1. What should be the spacing between those rods?
2x their driven distance into the ground.

2. Presuming I'd connect them all to just one rod, what size should be the inter-connect wires?

#6 minimum
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N9DG
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« Reply #3 on: April 08, 2009, 10:33:35 AM »

You may also want to consider driving longer ground rods at an angle. That's what I have to do here because I hit quartzite bedrock from anywhere between 1.5 to 2'. For my antenna grounds what I try to do is drive them at an angle such that when lightning hits the antenna the current flows on the feedline travels down the feedline doesn't have to make a closed angle bend (a closed angle is an impedance bump) from the grounding conductor to the angle driven rods themselves. I have multiple ground rods per system like this. Then of course bond these antenna system ground rods to the electric service grounding system per NEC.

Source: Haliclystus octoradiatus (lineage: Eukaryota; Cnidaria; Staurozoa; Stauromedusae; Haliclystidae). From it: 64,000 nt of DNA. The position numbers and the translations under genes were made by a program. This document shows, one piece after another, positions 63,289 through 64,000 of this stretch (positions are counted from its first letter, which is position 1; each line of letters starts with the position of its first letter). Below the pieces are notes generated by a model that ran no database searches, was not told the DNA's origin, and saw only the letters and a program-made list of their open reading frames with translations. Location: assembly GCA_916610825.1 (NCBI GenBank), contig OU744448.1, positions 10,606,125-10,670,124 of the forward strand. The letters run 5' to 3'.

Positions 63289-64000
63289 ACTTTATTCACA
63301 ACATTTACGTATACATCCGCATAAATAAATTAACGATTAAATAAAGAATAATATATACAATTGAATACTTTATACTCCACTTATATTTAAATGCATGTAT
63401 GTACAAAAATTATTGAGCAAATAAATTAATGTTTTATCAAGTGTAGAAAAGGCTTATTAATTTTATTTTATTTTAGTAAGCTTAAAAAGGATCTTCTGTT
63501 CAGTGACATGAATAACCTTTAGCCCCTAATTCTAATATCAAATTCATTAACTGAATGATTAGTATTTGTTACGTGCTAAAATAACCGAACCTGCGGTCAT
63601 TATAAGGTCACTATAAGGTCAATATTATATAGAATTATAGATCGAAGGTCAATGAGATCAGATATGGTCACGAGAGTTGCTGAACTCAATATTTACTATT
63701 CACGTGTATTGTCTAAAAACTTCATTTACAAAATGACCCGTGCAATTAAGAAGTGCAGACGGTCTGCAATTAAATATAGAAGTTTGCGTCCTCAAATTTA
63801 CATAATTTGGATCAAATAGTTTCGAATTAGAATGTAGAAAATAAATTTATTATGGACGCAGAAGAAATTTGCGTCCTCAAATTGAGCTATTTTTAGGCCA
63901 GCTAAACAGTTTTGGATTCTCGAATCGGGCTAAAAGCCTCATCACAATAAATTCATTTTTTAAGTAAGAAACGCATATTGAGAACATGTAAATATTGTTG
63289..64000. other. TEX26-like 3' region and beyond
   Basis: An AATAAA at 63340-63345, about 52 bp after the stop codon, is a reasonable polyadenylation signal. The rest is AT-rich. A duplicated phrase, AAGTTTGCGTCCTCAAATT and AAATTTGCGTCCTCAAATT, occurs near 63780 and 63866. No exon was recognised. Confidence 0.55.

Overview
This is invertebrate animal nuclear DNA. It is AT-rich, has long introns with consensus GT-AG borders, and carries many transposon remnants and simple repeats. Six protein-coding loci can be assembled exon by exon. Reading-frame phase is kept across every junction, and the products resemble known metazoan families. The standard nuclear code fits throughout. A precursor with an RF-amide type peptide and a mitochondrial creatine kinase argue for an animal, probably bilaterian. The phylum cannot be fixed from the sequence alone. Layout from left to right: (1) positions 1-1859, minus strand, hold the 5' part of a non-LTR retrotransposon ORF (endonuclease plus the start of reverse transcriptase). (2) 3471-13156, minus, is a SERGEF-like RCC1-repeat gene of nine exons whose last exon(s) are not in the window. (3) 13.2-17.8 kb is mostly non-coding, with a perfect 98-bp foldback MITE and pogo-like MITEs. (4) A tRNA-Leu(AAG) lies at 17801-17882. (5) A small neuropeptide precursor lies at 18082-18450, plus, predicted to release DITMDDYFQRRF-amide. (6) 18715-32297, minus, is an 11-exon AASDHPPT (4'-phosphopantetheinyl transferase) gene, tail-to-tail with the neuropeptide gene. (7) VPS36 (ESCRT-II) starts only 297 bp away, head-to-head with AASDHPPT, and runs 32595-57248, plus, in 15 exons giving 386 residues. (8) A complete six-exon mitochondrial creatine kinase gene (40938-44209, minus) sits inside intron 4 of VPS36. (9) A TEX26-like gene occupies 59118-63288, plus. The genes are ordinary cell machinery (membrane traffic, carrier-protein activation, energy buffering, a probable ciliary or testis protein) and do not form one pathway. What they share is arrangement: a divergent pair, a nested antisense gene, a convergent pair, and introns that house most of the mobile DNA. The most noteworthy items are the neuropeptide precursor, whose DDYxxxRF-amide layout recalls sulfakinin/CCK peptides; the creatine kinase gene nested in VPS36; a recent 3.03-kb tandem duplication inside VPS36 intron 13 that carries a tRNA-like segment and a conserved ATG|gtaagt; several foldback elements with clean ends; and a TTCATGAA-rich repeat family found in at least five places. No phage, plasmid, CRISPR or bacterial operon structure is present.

BTW this is what NEC 2008 says about ground rods:

"250.53(G) Rod and Pipe Electrodes. The electrode shall be installed such that at least 2.44 m (8 ft) of length is in contact with the soil. It shall be driven to a depth of not less than 2.44 m (8 ft) except that, where rock bottom is encountered, the electrode shall be driven at an oblique angle not to exceed 45 degrees from the vertical or, where rock bottom is encountered at an angle up to 45 degrees, the electrode shall be permitted to be buried in a trench that is at least 750 mm (30 in.) deep. The upper end of the electrode shall be flush with or below ground level unless the aboveground end and the grounding electrode conductor attachment are protected against physical damage as specified in 250.10."
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K0WA